La Jolla Girl saw the California Condors in the photo above at the Santa Barbara Zoo and asked why they were numbered. We told her it’s because they are endangered, though I thought to myself, “There are that few left?” I was editing the photos back in our hotel room, she began to ask a bunch of “why” questions about the condors that I couldn’t answer. Since the California Condor is one of our state’s rarest birds, I figured it was prudent to look them up on the internet to see what I could explain to her. Some of the information is pretty interesting, but most is downright sad.
- In 1987, there were only 24 California Condors left. All were captured and brought to our own San Diego Wild Animal Park and the Los Angeles Zoo for breeding. Now there are nearly 400 living, though they aren’t able to sustain their population in the wild and still need breeding facilities.
- All California Condors have wing bands, like the ones in the photo above, so scientists can track them. And, that is how they know that birds living in different areas actually “visit” each other in the wild. Each condor has a documented history. You can see some of it here on the Santa Barbara Zoo Condor website.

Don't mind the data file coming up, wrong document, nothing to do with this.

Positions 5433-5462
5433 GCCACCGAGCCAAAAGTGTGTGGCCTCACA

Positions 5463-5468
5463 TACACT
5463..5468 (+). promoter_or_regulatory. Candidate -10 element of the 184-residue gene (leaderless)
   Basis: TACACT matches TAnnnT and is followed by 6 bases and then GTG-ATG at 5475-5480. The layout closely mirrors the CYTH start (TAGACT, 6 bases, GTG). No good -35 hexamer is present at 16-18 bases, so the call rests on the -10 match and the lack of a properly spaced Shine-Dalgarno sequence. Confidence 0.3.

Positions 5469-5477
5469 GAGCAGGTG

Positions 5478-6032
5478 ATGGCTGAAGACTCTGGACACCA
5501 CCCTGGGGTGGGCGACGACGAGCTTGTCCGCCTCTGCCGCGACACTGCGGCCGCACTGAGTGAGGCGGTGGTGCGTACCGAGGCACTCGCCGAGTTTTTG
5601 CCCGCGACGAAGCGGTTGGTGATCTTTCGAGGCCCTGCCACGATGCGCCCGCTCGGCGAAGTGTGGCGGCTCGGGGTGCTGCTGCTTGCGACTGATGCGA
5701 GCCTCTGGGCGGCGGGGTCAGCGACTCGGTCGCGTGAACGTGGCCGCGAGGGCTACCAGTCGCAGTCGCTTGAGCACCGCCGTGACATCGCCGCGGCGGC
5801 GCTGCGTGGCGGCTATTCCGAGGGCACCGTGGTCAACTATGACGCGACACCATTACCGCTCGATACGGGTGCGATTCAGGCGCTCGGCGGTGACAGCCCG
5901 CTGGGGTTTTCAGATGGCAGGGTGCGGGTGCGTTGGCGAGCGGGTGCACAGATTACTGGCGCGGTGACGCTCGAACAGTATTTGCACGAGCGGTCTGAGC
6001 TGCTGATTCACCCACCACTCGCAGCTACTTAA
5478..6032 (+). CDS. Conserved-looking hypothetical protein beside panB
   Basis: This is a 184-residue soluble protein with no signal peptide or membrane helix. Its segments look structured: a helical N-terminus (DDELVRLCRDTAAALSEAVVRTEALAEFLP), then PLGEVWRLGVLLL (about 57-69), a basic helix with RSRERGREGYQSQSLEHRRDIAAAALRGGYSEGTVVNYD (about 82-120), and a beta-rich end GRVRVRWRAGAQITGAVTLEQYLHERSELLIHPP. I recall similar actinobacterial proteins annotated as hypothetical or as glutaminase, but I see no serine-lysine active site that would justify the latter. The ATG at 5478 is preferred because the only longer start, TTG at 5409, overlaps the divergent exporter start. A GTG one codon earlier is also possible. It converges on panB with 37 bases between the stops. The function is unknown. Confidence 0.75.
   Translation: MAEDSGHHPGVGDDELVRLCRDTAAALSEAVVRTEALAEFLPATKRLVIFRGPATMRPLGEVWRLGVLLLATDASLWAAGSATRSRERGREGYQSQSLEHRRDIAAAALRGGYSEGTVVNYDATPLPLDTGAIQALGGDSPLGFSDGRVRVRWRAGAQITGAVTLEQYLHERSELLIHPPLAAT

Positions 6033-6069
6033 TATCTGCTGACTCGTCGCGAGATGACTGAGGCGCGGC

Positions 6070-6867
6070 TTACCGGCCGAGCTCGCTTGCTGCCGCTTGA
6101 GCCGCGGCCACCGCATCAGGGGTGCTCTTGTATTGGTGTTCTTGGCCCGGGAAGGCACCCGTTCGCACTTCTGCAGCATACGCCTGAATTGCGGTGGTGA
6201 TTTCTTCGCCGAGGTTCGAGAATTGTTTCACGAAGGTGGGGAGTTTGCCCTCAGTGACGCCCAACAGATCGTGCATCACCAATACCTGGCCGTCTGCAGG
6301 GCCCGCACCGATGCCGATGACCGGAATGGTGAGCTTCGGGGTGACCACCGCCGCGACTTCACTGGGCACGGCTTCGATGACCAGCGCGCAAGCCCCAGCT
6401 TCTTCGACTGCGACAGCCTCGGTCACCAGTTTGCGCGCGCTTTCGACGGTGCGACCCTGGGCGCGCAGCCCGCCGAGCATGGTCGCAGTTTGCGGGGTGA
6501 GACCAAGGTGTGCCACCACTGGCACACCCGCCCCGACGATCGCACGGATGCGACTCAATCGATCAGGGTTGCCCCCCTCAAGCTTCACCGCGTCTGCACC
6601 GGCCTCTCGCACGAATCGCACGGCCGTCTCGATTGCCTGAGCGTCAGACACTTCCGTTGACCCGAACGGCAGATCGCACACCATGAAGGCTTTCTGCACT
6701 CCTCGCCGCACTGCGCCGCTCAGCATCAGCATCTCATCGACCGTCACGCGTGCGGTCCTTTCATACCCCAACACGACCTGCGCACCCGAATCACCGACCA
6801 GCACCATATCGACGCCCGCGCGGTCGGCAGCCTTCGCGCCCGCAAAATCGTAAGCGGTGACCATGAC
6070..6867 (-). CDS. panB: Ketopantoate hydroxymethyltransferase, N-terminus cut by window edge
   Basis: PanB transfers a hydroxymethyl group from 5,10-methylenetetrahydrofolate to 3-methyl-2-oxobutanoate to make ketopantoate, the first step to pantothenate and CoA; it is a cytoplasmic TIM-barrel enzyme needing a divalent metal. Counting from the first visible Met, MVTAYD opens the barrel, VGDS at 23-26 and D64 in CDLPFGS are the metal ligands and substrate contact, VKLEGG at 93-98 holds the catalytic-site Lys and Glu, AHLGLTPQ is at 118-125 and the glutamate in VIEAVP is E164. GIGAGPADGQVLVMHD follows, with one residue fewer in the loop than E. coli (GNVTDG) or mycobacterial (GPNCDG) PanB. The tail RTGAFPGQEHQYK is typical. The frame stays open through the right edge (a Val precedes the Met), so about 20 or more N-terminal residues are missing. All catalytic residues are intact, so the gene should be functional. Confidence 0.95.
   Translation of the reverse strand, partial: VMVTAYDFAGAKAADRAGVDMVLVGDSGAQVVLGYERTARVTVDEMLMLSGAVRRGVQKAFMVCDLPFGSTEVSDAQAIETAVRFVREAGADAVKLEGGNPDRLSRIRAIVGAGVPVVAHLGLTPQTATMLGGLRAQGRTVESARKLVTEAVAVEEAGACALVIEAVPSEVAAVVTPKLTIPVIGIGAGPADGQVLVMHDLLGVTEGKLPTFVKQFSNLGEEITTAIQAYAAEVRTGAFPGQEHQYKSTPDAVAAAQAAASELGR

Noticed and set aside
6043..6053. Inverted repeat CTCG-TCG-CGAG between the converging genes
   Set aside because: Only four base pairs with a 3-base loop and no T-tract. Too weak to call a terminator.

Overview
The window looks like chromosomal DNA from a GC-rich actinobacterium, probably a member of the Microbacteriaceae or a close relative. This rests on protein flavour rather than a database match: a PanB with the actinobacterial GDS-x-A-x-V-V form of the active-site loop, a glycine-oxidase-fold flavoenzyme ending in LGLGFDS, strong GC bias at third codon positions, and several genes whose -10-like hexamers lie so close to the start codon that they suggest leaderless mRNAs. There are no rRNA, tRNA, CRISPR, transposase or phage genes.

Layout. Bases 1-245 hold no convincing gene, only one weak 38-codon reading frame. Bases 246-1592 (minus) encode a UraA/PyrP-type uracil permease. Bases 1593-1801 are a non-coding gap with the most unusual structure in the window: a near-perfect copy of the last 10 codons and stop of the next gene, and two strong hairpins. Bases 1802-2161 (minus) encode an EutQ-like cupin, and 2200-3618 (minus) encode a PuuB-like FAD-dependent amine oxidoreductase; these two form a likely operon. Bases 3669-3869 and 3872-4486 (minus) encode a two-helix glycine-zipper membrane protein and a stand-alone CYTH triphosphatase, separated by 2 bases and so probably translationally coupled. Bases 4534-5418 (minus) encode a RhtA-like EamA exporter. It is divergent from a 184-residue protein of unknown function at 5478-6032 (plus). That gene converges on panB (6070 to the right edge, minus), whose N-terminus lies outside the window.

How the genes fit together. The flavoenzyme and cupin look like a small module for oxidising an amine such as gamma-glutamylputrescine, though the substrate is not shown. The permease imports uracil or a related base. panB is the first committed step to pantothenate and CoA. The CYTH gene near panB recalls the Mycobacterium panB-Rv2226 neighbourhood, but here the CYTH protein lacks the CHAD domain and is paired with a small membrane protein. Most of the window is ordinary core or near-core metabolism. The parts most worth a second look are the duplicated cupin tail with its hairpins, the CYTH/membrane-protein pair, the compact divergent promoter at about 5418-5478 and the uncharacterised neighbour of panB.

- Lead poisoning is a lead killer of California Condors. Hunters still use lead bullets to hunt animals. Condors eat dead animals, ingest the bullets and die from lead poisoning. California has made it illegal to hunt with lead bullets in condor territory, but some still do anyway. The other reasons for the decline in numbers is loss of habitat, poaching, wind turbines, and power lines.
- California Condors can live for up to 50 years.
- California Condors are the largest North American land bird with a wingspan of almost 3 meters.
- California Condors bred in captivity are taught to avoid power lines and people.
What Kids Can Do To Help
The number one thing that kids (and adults) can do is clean up trash! California Condors gravitate toward microtrash, which is small bits of trash like scraps and bottle caps. Scientists aren’t sure why condors like it, but they bring the trash back with food for their chicks. Small bits of trash can block a tiny chick’s airway and cause it to die. So if you’re in California Condor country (they don’t fly out of their way to seek it out), dispose of every single shred of trash by packing it away. Don’t leave trash out. But hopefully lessons like these will encourage kids not to litter wherever they are.
Did you learn something? You can visit condors in Southern California at the San Diego Zoo, San Diego Wild Animal Park, Lost Angeles Zoo and the Santa Barbara Zoo.
Sources: Wikipedia and The Santa Barbara Zoo.